Further education colleges and universities in the UK are increasingly expected to look out for the welfare of their students beyond what was previously required of them. For example, former health minister Sir Norman Lamb’s recently called for universities to be bound by law to meet the mental health needs of their students. University can be hard enough for young people, many of whom will move away from home for the first time, and face new social, educational and financial pressures. Supporting the mental health needs of students is a complex issue, however, getting the right support for students to be able to learn effectively should be part of the solution. This includes supporting people with disabilities, who represent around 20% of the UK’s population. Digital accessibility is a legal requirement Recent figures show that 94,120 new students with a disability enrolled at university in England in 2017/18, but without effective support, they can still face barriers that hinder them. Student intranets are now at the heart of university and higher education college courses, offering students access to university and college systems as well as information like course documents and reading materials. It is essential for students to be able to access intranets and all their content, whether that’s to access timetables or to study reading materials like exerts of text saved as pdf files. This means it’s crucial for universities and colleges to guarantee that intranets and their content are accessible for people with disabilities. Universities, colleges, and other public sector bodies are also required to comply with The Public Sector Bodies (Websites and Mobile Applications) (No.2) Accessibility Regulations 2018. These laws set new website and mobile app accessibility standards that public sector bodies must now follow. Supporting digital learning The Recite Me assistive toolbar can help universities and colleges to make their intranets more accessible by offering a unique range of features the user can tailor to suit their needs. Organisations like Brunel University London, which is recognised as a leader in improving the student experience for people with disabilities with its award-winning disability and dyslexia service, already offer Recite Me. The Recite Me cloud-based assistive technology toolbar allows web visitors to customise your digital content so that they can consume it in ways that work for them. It can work on any website and has features like a screen reader that helps website visitors to perceive and understand your digital content by reading website text aloud. It also allows people to change the way a website or intranet site looks. Users are able to customise the site’s colour scheme as well as the text font style, size, colour, and spacing. This means students with disabilities can easily access things like exerts from text shared as pdf’s. Supporting digital learning for people with disabilities is just as important as supporting students’ mental health needs, now is the time for all universities and colleges to make both a top priority. 100’s of organisations including universities and colleges already use Recite Me to make their websites more accessible for people with disabilities. To find out more contact the team or book a demo.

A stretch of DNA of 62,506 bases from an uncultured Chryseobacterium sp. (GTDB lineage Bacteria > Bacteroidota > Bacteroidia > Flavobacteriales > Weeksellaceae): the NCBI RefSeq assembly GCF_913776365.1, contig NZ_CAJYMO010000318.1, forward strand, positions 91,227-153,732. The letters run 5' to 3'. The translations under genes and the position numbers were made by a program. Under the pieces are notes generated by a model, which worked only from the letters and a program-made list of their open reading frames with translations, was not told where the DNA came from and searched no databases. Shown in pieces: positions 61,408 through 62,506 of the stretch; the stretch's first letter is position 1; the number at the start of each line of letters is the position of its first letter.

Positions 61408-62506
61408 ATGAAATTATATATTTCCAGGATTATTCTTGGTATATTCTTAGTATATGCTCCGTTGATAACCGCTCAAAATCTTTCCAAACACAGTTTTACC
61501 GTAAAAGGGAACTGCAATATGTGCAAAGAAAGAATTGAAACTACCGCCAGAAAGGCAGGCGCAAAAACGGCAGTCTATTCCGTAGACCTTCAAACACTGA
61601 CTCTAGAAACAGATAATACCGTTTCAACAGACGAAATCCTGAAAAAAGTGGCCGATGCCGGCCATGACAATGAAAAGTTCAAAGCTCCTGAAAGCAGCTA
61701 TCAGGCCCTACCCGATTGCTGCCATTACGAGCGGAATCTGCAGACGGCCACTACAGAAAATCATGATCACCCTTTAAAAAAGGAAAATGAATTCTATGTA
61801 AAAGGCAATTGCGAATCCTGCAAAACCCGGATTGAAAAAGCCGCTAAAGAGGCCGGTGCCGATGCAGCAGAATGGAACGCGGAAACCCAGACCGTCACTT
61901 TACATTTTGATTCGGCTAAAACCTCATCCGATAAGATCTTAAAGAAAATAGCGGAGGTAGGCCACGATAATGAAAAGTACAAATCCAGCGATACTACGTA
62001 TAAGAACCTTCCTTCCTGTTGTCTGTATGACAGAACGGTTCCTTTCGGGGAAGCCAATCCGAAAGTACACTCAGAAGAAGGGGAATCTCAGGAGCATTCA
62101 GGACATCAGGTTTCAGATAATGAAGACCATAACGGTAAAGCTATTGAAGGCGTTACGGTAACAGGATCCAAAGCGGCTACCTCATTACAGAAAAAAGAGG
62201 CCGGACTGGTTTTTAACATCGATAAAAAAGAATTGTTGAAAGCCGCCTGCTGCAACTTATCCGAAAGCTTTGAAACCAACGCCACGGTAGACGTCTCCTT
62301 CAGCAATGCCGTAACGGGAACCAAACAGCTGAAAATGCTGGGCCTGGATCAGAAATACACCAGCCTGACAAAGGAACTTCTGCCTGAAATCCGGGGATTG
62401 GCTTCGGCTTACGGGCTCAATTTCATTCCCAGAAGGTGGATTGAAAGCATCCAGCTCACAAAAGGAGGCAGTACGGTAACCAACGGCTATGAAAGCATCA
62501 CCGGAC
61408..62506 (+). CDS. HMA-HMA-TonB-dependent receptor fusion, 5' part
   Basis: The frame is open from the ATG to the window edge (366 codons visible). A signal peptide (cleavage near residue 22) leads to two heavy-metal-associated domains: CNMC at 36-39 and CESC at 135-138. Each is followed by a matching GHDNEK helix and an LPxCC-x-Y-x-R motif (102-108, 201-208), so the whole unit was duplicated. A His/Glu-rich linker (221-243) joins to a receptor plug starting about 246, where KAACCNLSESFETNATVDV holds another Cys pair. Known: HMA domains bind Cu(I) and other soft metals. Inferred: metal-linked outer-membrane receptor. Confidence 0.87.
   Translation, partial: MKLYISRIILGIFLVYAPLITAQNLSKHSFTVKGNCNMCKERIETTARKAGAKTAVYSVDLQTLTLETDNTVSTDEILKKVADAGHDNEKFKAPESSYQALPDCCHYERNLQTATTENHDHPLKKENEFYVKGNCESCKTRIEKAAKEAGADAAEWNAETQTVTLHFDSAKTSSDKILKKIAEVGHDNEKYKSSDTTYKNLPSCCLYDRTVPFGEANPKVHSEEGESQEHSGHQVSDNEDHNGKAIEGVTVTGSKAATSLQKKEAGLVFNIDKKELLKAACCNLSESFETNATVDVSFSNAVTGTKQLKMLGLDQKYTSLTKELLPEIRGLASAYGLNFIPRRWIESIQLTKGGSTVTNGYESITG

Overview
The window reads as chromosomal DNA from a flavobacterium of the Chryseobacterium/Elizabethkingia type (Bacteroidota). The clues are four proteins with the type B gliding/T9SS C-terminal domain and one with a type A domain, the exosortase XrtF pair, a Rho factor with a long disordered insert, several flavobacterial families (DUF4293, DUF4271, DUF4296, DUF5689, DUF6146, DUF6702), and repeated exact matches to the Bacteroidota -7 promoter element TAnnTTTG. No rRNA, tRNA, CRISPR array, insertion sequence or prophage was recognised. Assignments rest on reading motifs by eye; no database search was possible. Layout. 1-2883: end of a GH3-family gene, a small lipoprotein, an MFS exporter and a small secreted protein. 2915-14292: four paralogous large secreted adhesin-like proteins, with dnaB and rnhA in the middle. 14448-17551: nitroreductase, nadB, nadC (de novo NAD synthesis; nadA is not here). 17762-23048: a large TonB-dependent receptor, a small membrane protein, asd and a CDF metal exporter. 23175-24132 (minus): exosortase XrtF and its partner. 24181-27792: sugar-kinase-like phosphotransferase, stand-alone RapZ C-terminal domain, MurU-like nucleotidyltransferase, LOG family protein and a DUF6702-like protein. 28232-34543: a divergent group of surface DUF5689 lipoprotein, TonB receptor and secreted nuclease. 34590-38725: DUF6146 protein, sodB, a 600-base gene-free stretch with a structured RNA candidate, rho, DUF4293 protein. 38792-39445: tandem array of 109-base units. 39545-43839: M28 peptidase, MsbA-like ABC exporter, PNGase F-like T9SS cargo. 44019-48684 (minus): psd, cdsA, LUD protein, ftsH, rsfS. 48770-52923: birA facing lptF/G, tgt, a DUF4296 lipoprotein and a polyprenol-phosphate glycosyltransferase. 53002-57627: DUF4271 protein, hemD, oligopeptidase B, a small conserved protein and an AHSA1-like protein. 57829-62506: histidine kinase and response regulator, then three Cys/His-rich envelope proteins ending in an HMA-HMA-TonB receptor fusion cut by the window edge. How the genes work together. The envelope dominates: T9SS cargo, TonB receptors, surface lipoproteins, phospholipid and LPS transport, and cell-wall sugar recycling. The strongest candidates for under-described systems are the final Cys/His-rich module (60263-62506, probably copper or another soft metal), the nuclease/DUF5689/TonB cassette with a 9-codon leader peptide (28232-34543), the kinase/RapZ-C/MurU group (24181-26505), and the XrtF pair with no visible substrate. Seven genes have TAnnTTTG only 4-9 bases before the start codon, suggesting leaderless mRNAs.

Children in Scotland gives all children in Scotland an equal chance to flourish is at the heart of everything we do. By bringing together a network of people working with and for children, alongside children and young people themselves, Children in Scotland offer a broad, balanced and independent voice. They create solutions, provide support and develop positive change across all areas affecting children in Scotland.
Leading the way in Cricket - Middlesex Cricket become the first club to offer accessibility support online